• Freeman T.
      • Jadva V.
      • Tranfield E.
      • Golombok S.
      Online sperm donation: a survey of the demographic characteristics, motivations, preferences and experiences of sperm donors on a connection website.
      ). Interestingly, in a study comparing sperm bank donors and unregulated donors, the unregulated donors were older and more likely to have children than the sperm bank donors (
      • Graham S.
      • Freeman T.
      • Jadva V.
      A comparison of the characteristics, motivations, preferences and expectations of men donating sperm online or through a sperm bank.
      ).
      Another evolution that ensures an increase in potential consumers is the steady increase of single women and lesbian couples presenting themselves for sperm donation. The benefit is, however, uncertain as these women are generally older and their chances of becoming pregnant through self-insemination are fairly low. When these women present themselves at fertility clinics, however, they will frequently be offered IVF and intracytoplasmic sperm injection because of their lower chance of success, which further increases the costs and medicalizes the intervention (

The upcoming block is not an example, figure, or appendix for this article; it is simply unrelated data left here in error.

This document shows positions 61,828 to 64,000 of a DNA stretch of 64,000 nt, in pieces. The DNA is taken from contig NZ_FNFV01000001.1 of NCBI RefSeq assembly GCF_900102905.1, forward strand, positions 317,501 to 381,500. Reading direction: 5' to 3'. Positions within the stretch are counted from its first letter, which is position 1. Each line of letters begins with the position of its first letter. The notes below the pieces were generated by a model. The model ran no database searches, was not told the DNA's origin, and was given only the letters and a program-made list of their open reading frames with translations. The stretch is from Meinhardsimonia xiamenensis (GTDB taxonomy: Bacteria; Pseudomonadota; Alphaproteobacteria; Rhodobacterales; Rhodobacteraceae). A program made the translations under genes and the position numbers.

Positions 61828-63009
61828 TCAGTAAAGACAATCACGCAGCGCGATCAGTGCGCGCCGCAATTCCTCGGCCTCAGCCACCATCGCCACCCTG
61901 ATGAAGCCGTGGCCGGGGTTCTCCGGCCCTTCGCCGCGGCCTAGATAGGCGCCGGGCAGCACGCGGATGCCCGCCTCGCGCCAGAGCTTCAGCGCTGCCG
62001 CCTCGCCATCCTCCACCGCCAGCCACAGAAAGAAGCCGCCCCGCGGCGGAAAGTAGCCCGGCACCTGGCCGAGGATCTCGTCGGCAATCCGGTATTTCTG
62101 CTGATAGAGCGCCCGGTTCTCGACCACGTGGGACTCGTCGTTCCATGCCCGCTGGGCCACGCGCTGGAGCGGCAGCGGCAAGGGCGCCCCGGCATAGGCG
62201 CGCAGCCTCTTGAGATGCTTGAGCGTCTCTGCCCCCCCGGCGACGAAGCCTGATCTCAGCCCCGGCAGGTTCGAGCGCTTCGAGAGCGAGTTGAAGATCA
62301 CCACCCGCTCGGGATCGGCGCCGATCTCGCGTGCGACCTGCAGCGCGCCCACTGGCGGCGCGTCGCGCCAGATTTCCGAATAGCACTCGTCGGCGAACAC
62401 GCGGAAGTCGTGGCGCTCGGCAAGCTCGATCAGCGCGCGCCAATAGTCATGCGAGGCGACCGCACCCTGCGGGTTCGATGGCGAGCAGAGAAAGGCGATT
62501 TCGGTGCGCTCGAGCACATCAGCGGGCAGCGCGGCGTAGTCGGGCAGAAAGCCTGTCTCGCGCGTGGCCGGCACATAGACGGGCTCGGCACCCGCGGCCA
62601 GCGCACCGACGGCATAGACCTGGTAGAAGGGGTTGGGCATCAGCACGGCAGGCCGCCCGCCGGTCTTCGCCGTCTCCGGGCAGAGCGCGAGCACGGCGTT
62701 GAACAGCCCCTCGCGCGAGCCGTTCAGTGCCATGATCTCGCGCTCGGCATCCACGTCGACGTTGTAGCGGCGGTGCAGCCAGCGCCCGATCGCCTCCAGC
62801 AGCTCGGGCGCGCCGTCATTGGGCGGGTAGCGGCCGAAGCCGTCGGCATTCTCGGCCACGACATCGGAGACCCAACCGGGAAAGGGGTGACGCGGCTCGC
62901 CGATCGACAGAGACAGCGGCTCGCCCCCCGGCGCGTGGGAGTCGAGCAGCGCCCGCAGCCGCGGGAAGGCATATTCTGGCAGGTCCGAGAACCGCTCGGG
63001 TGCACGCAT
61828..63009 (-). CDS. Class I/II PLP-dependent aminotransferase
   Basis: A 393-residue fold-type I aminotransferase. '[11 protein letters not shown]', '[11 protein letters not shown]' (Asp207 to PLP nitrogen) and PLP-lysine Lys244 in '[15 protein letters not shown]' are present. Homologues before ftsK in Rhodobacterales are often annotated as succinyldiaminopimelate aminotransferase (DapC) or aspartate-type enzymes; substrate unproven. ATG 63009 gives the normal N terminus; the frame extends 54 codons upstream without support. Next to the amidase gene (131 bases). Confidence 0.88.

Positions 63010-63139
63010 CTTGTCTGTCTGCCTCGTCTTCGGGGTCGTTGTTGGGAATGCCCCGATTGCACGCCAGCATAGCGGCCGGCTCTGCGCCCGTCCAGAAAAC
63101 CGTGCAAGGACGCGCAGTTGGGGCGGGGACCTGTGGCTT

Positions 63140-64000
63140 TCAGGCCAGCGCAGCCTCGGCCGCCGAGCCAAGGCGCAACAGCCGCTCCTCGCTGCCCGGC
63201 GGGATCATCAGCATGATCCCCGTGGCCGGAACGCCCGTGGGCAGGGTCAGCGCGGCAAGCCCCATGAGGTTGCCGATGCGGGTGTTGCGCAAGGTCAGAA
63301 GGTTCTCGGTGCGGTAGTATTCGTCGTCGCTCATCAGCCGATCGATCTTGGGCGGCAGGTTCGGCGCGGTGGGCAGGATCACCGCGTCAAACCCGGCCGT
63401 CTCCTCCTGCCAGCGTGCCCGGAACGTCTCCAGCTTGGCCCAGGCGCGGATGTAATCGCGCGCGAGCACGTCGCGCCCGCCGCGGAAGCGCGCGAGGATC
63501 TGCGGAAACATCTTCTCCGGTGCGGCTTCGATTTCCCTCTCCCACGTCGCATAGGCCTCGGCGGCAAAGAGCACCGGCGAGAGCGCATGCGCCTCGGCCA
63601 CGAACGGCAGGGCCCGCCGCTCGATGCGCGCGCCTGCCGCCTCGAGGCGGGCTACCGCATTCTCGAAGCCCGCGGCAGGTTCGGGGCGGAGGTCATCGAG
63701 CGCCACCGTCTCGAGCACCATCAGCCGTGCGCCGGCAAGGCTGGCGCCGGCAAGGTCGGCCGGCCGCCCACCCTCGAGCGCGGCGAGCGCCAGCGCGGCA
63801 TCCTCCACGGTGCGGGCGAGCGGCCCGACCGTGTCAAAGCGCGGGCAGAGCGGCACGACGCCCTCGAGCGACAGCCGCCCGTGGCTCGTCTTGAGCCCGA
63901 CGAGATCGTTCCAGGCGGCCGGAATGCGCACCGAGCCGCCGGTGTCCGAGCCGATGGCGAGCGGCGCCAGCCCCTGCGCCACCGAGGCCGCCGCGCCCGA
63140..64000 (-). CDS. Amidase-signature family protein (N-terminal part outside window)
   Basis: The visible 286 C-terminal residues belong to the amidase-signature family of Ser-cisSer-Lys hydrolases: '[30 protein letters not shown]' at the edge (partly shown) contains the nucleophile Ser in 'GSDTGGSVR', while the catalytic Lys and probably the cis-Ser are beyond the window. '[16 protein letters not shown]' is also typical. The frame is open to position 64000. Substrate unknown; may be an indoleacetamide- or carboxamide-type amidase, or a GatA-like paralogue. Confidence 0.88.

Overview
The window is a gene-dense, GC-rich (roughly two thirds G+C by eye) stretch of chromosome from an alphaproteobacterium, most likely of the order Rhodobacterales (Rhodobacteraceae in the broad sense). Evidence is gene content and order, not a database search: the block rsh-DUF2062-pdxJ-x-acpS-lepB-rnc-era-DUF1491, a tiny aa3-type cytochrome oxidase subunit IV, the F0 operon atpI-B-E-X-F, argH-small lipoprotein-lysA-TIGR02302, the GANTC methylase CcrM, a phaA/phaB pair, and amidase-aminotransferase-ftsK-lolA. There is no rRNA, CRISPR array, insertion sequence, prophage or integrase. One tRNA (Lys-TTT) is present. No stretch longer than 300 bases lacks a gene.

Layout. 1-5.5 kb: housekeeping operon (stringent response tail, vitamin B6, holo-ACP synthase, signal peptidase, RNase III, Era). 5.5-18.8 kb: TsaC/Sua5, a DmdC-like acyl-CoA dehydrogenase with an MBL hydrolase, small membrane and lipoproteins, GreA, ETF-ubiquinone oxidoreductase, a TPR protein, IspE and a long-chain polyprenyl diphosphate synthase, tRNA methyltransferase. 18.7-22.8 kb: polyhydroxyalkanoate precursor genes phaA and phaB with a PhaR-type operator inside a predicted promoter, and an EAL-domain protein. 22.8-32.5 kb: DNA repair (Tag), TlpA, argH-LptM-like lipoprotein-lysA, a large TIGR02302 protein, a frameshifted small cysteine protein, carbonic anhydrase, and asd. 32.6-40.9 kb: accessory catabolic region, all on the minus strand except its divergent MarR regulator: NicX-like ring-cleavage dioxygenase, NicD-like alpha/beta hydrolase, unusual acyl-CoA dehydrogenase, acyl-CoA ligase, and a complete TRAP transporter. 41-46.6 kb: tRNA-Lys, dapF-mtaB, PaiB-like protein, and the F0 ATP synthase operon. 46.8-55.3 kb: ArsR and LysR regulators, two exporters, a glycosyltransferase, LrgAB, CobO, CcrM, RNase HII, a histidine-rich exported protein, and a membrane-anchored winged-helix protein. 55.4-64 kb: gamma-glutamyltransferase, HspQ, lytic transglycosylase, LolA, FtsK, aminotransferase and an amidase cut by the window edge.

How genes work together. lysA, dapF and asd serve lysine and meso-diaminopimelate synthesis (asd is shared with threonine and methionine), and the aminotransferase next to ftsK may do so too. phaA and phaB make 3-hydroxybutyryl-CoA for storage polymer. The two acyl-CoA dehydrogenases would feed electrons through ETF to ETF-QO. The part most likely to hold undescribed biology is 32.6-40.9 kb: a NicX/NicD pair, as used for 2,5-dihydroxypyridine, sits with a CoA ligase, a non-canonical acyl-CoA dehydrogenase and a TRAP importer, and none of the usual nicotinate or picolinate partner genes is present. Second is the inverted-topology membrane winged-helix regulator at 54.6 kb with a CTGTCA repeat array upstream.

• Dempsey D.
      • Power J.
      • Kelly F.
      A perfect storm of intervention? Lesbian and cisgender queer women conceiving through Australian fertility clinics.
      ).

      Threats

      Relaxing certain restrictions in formal clinics and sperm banks would decrease the use of unregulated sperm donation. Two types of restrictions come to mind: those that limit access of certain groups of women to the regulated system and those that prevent arrangements that are considered important by several users. As mentioned above, large groups, such as single women and lesbian couples, still have no, or limited, access to infertility treatment in many countries. It can be argued that restrictive policies and practices for formal donor insemination are forcing women to go online (